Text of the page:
The obvious problem is that this would entail that the corporation does not have a religious belief that it can exercise. To use an analogy, if the Supreme Court ruled that my left running shoe is a person that I own like a corporation and that thus has my religious beliefs as its own, this would obviously be madness. My shoe, like a corporation, does not itself have any beliefs—religious or otherwise. The mere fact that I own it and it is legally a person does not grant it the capabilities needed to actually possess the foundation for the right to religious freedom. Or speech, for that matter—thus also showing that the idea that corporations have the capability to engage in free speech is absurd. What they do is, in effect, serve as legal puppet “people” manipulated by the hands of actual people. Obviously, if I put an actual puppet on my hand, it is not a person. Likewise, if I create a legal entity as my puppet, it is still not an actual person—its beliefs are just my beliefs and its words are just my words.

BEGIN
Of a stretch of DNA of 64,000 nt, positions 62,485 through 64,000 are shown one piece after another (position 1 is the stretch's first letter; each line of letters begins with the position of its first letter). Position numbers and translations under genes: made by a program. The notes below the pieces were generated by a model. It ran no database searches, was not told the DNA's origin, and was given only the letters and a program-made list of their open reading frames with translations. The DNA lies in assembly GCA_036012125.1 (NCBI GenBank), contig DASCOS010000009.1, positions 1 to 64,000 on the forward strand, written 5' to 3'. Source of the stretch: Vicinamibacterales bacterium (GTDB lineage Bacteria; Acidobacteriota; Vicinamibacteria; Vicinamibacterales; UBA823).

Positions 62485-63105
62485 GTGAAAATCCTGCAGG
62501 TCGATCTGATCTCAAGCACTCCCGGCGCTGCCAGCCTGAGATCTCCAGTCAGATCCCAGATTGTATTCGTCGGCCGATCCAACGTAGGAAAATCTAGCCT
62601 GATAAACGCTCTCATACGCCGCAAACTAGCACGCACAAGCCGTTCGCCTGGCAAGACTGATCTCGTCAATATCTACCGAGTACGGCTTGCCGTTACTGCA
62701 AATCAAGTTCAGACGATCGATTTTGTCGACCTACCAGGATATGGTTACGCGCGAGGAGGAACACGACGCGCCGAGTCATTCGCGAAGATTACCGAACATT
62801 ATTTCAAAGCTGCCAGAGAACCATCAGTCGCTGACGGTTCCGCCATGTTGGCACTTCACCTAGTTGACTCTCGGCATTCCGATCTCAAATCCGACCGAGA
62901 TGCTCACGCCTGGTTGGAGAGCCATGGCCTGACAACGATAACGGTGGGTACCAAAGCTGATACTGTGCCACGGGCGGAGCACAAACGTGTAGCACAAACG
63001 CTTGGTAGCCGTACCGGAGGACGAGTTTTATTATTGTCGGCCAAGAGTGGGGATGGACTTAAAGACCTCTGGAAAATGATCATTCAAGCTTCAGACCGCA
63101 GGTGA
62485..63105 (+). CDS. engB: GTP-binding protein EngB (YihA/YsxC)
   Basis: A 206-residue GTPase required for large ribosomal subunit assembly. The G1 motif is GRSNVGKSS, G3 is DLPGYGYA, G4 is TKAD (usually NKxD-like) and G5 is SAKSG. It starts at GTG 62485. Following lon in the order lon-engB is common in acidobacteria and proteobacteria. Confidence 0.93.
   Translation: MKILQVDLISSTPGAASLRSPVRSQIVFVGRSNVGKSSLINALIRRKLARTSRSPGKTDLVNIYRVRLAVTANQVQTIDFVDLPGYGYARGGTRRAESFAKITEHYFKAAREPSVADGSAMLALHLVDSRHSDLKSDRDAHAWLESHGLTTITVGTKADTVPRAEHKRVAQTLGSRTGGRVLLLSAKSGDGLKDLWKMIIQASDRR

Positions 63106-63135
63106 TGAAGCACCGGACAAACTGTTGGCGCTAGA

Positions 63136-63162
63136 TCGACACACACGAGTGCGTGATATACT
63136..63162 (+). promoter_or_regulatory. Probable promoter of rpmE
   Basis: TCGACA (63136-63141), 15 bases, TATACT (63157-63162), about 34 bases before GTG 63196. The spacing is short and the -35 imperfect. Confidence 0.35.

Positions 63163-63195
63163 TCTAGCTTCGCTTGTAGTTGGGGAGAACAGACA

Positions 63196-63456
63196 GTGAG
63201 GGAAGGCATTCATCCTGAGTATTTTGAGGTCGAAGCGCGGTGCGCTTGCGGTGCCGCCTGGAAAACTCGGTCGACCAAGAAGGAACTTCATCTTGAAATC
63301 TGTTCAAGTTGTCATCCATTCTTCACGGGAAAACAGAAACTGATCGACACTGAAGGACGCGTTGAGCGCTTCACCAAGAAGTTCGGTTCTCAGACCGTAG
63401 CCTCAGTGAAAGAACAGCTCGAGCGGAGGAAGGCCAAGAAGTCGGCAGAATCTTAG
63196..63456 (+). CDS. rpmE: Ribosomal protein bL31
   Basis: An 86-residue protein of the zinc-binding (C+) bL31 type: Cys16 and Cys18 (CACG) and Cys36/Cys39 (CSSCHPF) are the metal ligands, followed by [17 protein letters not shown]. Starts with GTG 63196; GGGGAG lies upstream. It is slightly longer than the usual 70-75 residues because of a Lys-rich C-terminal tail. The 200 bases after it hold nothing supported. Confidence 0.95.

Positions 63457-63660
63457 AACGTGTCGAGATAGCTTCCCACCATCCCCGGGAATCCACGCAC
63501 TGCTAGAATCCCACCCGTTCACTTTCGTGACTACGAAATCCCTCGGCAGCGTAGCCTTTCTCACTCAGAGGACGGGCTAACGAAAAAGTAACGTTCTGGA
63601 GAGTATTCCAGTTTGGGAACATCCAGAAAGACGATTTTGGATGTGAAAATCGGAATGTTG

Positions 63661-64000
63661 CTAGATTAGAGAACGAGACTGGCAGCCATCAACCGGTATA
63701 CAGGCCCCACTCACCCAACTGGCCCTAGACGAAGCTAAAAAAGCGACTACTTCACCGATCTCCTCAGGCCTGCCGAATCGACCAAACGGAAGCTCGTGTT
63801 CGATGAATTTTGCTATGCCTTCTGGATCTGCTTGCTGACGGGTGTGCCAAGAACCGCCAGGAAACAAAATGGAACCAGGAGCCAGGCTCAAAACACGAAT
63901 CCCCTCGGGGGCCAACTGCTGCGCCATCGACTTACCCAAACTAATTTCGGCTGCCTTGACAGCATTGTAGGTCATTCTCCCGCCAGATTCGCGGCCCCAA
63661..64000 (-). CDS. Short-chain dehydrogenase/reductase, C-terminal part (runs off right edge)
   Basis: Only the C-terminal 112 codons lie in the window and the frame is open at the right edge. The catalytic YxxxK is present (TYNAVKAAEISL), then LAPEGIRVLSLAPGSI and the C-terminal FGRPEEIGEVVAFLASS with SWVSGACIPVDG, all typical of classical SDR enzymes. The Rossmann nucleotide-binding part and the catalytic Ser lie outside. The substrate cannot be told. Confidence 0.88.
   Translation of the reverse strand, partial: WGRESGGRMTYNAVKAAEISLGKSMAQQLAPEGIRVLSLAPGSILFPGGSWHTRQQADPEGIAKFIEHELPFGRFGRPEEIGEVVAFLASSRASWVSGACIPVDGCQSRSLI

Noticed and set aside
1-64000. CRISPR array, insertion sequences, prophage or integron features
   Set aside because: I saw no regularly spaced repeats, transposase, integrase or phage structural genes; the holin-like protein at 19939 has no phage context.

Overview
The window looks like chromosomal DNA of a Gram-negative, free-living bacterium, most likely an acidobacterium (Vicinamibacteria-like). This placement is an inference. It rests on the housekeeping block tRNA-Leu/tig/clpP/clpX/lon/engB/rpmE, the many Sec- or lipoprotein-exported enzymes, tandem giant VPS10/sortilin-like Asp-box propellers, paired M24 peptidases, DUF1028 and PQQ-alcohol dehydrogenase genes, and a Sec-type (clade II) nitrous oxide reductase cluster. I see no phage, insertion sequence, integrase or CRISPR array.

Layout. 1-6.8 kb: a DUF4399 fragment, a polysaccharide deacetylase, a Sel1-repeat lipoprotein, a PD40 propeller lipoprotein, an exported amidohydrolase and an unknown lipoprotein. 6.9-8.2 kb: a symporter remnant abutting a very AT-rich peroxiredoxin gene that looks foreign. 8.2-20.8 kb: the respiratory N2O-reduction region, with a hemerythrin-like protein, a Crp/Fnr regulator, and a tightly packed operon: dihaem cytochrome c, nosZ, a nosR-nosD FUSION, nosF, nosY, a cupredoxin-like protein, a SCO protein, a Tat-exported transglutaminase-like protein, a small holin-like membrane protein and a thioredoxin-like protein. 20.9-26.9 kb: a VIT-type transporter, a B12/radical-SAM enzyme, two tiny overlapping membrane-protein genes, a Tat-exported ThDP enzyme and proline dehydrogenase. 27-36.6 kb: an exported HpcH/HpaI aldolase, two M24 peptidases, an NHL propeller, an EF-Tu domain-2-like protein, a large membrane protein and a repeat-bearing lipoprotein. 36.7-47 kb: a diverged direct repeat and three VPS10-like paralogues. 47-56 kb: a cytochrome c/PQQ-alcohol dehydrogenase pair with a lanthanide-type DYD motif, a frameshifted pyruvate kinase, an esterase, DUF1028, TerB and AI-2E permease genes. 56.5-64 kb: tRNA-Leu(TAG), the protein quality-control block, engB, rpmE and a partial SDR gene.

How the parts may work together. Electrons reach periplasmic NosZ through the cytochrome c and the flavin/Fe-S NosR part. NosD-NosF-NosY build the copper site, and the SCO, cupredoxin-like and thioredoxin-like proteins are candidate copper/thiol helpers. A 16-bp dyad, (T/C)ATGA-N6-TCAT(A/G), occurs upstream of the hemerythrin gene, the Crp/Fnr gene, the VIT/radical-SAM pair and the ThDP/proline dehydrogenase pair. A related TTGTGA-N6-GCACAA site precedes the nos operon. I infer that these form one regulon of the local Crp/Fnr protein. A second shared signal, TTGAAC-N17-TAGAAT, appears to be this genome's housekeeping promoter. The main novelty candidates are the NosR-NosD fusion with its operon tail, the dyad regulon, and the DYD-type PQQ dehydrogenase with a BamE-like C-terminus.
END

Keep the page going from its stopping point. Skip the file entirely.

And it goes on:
The actual person who owns a corporation has the rights of a person—because she is a person. Thus, the owner of a corporation can contend that her religious freedom has been violated. But it is absurd to claim that a for-profit, secular corporation can have its religious freedom violated—it is simply not an entity that can have its own religious beliefs. This distinction between the owner and the corporation certainly seems fair. First, the owner still has all her rights. Second, having a distinction between the owner and the corporation is exactly the point of many of the laws government corporations (such as finances).

If someone insists on claiming that the corporation is not a legal puppet and that it has the capabilities that provide a foundation for these freedoms, then they would run afoul of the argument regarding the ownership of persons. After all, an entity that can hold religious beliefs would thus seem to be a person in a meaningful sense that would forbid ownership.